The picture shown here will bring back to many an old time resident of Radnor township long forgotten memories of a day in June, 1917, when members of the then newly formed Wayne Branch of the American Red Cross participated in a tremendous parade in Philadelphia. This parade was part of a “whirlwind campaign” to raise three million dollars for American Red Cross work overseas, during the early days of World War I.
Representing Wayne in this parade were those who marched and those who rode on the two floats. Pictures have been carefully preserved by Miss Grace Roberts, who was one of the marchers.
A graphic story of this event appeared the following week in “The Suburban.” Participants were “60 strong, headed by the chairman, Mrs. William Henry Brooks.” In addition to local Red Cross representation there was a “detachment of Wayne Girl Scouts under the command of Miss Nancy Hallowell.”
The 9:57 train from Wayne conveyed participants in the parade to Philadelphia, where they mobilized on Spring Garden street near Broad. Marchers and floats together formed a moving group four solid blocks long as they made their way along Broad street to Rittenhouse Square, where a tremendous Red Cross rally was held.
As described in the columns of “The Suburban” of June 29, 1917, the Wayne float pictured at the head of the column “bore two groups, one allegorical, representing America extending liberty and aid to the world through the Army, Navy and Red Cross, while the other group illustrates Red Cross Social Service. The allegorical group was made up of Miss Gladys Lawton as Columbia, with her liberty staff and her shield; Miss Neail Randall as the Red Cross carrying its banner; Master John Johnson in khaki with the national flag representing the Army, and Master Thomas Willey in white naval uniform carrying the Union Jack, representing the Navy.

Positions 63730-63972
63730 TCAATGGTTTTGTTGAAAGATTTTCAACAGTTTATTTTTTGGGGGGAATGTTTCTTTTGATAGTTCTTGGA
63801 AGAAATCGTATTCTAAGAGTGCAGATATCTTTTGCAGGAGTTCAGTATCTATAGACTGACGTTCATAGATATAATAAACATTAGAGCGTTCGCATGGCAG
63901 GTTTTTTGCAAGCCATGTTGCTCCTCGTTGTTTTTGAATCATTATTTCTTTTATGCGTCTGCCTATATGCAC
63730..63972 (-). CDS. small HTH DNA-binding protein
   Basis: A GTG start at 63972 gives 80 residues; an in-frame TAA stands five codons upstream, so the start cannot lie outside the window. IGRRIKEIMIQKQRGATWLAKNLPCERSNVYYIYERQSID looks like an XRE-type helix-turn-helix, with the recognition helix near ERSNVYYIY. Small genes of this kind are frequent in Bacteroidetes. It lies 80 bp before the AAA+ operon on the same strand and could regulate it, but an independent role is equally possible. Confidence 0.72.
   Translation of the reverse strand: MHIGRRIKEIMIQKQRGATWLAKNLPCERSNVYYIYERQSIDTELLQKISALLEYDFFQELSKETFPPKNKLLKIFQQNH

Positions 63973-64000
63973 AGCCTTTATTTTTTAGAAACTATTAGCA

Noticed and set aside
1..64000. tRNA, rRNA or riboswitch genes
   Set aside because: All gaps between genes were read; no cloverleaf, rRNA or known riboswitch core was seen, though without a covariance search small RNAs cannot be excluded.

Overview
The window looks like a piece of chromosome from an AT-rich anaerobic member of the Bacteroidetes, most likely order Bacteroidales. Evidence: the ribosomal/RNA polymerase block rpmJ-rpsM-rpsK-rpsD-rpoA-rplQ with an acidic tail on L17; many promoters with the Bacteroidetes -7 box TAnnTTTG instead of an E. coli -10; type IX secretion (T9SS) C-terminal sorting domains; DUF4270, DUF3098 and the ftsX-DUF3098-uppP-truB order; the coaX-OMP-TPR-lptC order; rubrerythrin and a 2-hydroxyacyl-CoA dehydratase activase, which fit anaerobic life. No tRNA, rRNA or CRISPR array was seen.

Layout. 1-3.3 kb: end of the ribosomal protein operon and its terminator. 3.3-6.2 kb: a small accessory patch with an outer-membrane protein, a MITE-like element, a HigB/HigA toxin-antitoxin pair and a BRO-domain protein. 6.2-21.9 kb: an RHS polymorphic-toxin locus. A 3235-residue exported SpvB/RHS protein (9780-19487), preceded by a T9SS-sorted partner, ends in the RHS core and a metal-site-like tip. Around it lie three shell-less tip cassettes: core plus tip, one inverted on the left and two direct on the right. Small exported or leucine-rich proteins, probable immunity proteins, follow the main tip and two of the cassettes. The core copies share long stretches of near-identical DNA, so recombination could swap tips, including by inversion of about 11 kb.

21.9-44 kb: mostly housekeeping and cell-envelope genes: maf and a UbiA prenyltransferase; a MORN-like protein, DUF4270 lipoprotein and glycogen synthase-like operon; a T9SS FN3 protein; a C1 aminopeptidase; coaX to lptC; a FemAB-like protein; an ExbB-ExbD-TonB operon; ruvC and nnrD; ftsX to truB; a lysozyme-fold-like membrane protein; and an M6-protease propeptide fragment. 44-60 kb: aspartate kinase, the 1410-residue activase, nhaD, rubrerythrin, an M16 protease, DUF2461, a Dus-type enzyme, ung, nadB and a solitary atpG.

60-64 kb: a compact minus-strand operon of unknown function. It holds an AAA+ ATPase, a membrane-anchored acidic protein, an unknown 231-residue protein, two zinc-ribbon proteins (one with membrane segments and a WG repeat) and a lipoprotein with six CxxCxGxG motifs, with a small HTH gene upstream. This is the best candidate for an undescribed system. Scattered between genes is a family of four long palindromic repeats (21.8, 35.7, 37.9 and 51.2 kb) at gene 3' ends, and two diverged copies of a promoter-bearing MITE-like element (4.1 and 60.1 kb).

“On this same float the Red Cross Social Service was depicted by Miss Lillian Beatty as a Red Cross Social worker, bringing aid to a distressed family composed of Miss Marian Weckerly as the despairing mother, holding in her arms a baby (name unknown) with another child (Miss Emma Beatty) sitting wonderingly at her feet.” (Most of those mentioned in this list still live in Wayne or nearby, while others are well remembered.)
Early Friday morning, June 22, the arrangement for this float, like the one to be shown in next week’s column, were prepared in Wayne under “the enthusiastic and indefatigable supervision of Mrs. Robert G. Wilson.” After the rehearsals for position in the tableaux, participants proceeded by train to Philadelphia, while the floats made their way along Lancaster pike.
(To be continued)